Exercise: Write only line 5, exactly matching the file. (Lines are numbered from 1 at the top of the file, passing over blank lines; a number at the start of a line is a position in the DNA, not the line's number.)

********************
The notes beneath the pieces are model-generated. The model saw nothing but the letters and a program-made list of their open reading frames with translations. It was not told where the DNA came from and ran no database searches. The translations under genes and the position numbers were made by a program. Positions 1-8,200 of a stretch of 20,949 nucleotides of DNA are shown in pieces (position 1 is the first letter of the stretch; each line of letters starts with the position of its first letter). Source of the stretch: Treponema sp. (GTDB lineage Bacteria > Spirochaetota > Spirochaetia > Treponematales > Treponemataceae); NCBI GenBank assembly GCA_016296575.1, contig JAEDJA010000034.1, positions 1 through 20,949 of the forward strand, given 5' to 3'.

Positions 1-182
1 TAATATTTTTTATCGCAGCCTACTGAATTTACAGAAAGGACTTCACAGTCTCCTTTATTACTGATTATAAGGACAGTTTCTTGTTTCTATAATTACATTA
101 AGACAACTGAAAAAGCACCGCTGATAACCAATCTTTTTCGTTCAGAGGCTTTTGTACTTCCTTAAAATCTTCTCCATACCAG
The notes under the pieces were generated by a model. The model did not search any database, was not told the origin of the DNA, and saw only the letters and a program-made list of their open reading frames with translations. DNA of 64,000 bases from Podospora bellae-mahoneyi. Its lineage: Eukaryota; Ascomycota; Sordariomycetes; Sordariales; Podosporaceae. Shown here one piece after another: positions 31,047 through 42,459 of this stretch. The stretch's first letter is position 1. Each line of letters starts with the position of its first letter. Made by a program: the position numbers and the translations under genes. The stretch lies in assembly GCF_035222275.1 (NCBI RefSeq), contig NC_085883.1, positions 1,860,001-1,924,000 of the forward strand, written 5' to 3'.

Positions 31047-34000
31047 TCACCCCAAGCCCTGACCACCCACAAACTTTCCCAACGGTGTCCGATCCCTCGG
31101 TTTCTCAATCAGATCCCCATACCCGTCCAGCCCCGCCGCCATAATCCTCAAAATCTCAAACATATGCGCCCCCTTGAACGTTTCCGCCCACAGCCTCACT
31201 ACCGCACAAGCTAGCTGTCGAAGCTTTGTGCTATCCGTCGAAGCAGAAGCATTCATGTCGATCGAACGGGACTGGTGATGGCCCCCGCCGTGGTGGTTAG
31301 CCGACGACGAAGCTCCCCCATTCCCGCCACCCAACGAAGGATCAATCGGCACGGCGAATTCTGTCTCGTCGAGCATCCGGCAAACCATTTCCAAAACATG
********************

The notes under the pieces were generated by a model. The model did not search any database, was not told the origin of the DNA, and saw only the letters and a program-made list of their open reading frames with translations. DNA of 64,000 bases from Podospora bellae-mahoneyi. Its lineage: Eukaryota; Ascomycota; Sordariomycetes; Sordariales; Podosporaceae. Shown here one piece after another: positions 31,047 through 42,459 of this stretch. The stretch's first letter is position 1. Each line of letters starts with the position of its first letter. Made by a program: the position numbers and the translations under genes. The stretch lies in assembly GCF_035222275.1 (NCBI RefSeq), contig NC_085883.1, positions 1,860,001-1,924,000 of the forward strand, written 5' to 3'.